Mr. Justice Brian Walsh, the Natural Law, and Irish Catholicism

Dr. David Kenny is Associate Professor of Law and Fellow at Trinity College Dublin

Ask any lawyer, judge, law student, or legal academic in Ireland to draw up a list of Ireland’s great judges, and one name is guaranteed to appear: Mr. Justice Brian Walsh. Sitting on the Irish Supreme Court in the heyday of its activist period in the 1960s, 1970s, and 1980s, Walsh’s fingerprints are on many of the Court’s most important and innovative constitutional judgments [1]. A pioneer of unenumerated (or implied) constitutional rights—recognizing, amongst other things, a trailblazing right to privacy—Walsh’s innovative jurisprudence was transformational in Irish constitutional law.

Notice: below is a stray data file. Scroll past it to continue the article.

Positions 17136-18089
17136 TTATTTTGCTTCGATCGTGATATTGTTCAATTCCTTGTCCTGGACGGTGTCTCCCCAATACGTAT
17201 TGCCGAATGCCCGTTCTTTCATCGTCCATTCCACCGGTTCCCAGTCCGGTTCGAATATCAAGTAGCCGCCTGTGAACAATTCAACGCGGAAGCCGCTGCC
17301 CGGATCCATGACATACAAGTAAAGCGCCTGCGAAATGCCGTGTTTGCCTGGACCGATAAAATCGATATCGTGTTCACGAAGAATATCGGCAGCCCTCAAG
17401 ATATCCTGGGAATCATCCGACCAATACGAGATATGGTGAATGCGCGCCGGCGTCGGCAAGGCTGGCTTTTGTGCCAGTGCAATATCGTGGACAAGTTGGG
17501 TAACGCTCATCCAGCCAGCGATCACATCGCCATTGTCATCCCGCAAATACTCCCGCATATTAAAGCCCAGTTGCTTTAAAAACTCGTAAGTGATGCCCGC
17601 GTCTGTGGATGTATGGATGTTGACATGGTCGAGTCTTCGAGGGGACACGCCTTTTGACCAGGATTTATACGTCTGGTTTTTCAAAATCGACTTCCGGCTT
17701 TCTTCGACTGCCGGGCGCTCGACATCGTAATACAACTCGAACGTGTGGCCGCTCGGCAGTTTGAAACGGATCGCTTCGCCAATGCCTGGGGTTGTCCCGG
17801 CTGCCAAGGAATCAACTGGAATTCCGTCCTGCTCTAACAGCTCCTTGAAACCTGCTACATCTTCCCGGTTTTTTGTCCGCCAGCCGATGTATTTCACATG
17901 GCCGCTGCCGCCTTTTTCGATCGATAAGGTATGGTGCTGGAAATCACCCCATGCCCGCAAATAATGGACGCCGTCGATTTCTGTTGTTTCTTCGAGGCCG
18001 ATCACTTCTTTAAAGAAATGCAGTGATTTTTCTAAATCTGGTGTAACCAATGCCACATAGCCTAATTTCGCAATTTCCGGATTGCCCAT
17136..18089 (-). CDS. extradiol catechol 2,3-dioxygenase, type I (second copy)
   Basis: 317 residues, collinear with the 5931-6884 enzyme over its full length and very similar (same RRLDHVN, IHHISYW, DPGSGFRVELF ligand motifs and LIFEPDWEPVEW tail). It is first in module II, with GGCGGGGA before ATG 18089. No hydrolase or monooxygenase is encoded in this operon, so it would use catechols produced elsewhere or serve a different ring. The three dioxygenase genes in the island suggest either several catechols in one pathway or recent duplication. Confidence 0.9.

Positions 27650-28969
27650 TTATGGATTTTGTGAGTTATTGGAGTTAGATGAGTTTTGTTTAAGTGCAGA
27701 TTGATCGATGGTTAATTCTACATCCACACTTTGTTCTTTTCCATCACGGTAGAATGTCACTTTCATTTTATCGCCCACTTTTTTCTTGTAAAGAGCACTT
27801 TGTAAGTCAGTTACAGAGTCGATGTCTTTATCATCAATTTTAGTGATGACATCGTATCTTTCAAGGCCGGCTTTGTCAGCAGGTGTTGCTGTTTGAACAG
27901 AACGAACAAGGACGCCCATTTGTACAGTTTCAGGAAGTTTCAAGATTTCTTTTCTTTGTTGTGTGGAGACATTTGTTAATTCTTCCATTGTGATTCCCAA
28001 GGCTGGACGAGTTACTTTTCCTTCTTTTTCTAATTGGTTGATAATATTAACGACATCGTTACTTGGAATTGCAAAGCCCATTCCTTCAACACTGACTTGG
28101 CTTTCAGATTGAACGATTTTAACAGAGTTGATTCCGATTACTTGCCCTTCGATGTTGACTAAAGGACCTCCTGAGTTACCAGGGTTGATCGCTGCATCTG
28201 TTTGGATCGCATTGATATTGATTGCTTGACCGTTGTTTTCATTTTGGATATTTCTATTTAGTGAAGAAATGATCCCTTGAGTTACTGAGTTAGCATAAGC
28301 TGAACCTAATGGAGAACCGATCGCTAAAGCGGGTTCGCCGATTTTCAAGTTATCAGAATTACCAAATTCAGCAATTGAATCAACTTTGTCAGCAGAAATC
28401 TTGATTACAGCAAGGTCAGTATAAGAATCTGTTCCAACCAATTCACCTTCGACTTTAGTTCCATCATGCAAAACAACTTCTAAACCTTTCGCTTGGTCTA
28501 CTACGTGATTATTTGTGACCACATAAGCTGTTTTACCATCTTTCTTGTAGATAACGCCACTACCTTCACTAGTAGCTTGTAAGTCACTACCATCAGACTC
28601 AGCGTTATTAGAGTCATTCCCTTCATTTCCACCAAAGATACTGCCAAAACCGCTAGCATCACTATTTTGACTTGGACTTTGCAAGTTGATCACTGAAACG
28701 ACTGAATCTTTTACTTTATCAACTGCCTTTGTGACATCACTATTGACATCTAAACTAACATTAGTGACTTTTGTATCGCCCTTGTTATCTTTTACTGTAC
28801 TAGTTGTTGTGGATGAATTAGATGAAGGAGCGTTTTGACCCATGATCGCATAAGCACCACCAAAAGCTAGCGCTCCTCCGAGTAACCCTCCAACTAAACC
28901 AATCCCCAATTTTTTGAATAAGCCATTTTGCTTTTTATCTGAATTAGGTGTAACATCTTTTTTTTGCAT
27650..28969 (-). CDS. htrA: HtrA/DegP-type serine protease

A friend and correspondent of famed U.S. Supreme Court Justice William Brennan [2], Walsh—alongside colleagues like Seamus Henchy and Cearbhall Ó Dálaigh—developed Irish constitutional jurisprudence in a manner not dissimilar to the Warren Court in its heyday. His influence echoes still, even after more cautious courts in the 1990s and 2000s resiled from some of the more innovative elements of this period of constitutional expansion. Perhaps, as leading academic and current Supreme Court Judge Gerard Hogan has argued, Walsh’s constitutional vision, even if a good reading of the text, was simply too radical for judges largely wedded to the common law tradition [3].


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